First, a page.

‘Wheel of Fortune,’ ‘Jeopardy!’ axe live audiences amid coronavirus fears

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Episodes of Wheel of Fortune and Jeopardy! are going to look a lot different as coronavirus fears continue to rise.

Sources close to both shows told the Associated Press on Monday that they’ll be banning live studio audiences to avoid the spread of the virus that causes COVID-19, which has infected more than 115,000 people worldwide.

The source spoke on condition of anonymity.

The shows tape months in advance, so the presumably quieter episodes will not immediately be noticeable to viewers at home, AP reports. Both are filmed at a studio in Culver City, Calif.

The popular game shows are the latest television projects to shift plans due to the new coronavirus. Last week, CBS confirmed to Global News that it was suspending production on The Amazing Race in response to the outbreak.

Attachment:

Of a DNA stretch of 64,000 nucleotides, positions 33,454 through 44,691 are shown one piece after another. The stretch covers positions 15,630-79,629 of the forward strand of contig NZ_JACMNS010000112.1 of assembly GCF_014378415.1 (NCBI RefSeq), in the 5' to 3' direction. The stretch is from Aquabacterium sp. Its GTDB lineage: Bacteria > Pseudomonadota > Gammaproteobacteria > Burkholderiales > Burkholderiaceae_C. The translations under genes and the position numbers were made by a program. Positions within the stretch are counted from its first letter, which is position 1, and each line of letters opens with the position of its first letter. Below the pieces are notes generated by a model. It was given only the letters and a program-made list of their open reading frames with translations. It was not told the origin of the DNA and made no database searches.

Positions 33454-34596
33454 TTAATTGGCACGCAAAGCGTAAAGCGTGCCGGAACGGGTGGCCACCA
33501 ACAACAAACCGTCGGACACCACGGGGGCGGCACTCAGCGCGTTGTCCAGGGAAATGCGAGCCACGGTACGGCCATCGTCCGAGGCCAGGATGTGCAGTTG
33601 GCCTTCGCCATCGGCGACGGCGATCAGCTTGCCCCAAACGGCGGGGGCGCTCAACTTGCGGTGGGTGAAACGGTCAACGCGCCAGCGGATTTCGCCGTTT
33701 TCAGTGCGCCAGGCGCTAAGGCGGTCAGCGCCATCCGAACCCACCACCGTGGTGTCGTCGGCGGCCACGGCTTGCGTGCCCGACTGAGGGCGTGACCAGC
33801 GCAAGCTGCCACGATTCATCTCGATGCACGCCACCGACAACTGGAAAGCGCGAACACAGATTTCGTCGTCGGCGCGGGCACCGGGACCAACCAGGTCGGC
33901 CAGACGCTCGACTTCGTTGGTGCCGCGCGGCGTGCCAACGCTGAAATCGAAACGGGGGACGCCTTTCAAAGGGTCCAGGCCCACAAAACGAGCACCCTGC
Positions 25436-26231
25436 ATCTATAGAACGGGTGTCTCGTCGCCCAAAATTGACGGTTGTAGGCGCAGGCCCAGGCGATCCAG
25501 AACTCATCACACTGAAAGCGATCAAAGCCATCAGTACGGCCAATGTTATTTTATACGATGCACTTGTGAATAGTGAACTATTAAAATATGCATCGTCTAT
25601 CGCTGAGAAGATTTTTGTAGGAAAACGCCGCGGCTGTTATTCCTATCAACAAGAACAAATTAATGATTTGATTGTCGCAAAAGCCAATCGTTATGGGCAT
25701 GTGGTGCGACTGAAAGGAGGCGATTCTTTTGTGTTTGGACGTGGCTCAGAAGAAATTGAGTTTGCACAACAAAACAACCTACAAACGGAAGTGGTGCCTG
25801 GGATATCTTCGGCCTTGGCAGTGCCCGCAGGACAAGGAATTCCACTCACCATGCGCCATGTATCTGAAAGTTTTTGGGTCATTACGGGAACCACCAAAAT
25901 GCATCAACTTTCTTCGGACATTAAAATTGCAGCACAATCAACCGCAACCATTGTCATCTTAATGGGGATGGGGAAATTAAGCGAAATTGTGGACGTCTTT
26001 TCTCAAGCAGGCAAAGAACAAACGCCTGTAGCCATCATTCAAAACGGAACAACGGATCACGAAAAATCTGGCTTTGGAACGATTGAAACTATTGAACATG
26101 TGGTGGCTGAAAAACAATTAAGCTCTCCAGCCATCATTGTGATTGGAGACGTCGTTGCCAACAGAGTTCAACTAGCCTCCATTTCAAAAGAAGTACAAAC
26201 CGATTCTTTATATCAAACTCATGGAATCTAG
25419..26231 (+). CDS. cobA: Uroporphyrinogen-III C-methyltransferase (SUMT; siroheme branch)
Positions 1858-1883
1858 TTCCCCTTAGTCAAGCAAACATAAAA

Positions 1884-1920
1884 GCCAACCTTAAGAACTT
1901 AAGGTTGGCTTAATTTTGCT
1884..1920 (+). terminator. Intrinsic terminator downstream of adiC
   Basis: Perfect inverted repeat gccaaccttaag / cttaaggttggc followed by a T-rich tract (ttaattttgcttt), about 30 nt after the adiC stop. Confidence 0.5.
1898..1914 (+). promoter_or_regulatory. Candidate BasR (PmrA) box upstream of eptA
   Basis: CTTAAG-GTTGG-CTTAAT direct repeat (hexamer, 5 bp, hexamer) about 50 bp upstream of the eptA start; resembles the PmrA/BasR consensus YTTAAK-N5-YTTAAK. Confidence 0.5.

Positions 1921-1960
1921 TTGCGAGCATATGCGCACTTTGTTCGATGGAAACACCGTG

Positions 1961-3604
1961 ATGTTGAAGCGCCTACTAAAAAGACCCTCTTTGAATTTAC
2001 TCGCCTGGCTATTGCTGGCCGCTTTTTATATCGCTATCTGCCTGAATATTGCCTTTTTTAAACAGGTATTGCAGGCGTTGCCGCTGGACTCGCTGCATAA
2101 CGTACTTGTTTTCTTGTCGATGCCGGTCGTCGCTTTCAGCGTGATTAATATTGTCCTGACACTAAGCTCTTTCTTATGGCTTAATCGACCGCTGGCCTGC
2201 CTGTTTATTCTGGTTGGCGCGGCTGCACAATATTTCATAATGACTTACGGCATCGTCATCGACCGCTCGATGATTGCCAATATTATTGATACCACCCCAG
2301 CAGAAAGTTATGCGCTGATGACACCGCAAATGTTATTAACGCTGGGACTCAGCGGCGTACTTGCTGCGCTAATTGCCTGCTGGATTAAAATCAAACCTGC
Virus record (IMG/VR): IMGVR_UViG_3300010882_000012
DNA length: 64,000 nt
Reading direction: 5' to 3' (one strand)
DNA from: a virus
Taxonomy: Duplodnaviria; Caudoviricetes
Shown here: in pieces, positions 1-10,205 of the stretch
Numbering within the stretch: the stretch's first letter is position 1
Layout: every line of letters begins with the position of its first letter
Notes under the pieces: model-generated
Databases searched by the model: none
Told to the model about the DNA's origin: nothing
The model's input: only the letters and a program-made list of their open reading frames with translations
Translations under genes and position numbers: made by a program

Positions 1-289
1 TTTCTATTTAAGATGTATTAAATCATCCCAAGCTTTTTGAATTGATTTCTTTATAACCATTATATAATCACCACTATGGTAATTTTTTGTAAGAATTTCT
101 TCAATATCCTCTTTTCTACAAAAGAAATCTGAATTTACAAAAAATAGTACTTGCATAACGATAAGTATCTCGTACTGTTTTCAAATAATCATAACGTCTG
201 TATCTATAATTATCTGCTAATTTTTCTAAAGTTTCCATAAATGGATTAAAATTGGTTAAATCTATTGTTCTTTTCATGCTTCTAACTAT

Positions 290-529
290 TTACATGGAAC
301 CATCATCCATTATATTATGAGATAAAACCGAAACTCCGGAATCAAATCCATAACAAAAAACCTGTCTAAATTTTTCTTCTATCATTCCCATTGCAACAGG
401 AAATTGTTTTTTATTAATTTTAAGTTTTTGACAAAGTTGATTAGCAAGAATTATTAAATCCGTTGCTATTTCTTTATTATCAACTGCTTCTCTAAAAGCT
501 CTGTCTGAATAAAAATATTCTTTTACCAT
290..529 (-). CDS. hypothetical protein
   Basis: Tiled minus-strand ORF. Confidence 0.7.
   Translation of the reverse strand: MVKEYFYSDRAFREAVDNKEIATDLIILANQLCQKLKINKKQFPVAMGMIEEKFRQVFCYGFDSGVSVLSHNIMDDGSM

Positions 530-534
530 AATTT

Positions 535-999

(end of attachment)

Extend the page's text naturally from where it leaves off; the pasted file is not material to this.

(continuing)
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“All contestants and production staff are in the process of returning home. At this time, no racers or anyone on the production team travelling with them have contracted the virus, or shown symptoms, and we are not aware of anyone being exposed to it,” CBS said in a statement.

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“Out of an abundance of caution, everyone involved in the show will continue to be monitored when they return home. The health and well-being of the racers and the production team are our top priorities.”

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At the time production was suspended, the participants had only visited England and Scotland, and three episodes had been filmed.

As of this writing, no new start date has been determined. Season 32, the next season to air, has already been shot, but does not have a premiere date.

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For most people, the new coronavirus causes only mild or moderate symptoms, such as fever and cough. For some, especially older adults and people with existing health problems, it can cause more severe illness, including pneumonia.

The vast majority of people recover from the new virus. According to the World Health Organization, people with mild illness recover in about two weeks, while those with more severe symptoms may take three to six weeks to recover.

More than 4,000 people have died from the virus worldwide.

— With files from the Associated Press.


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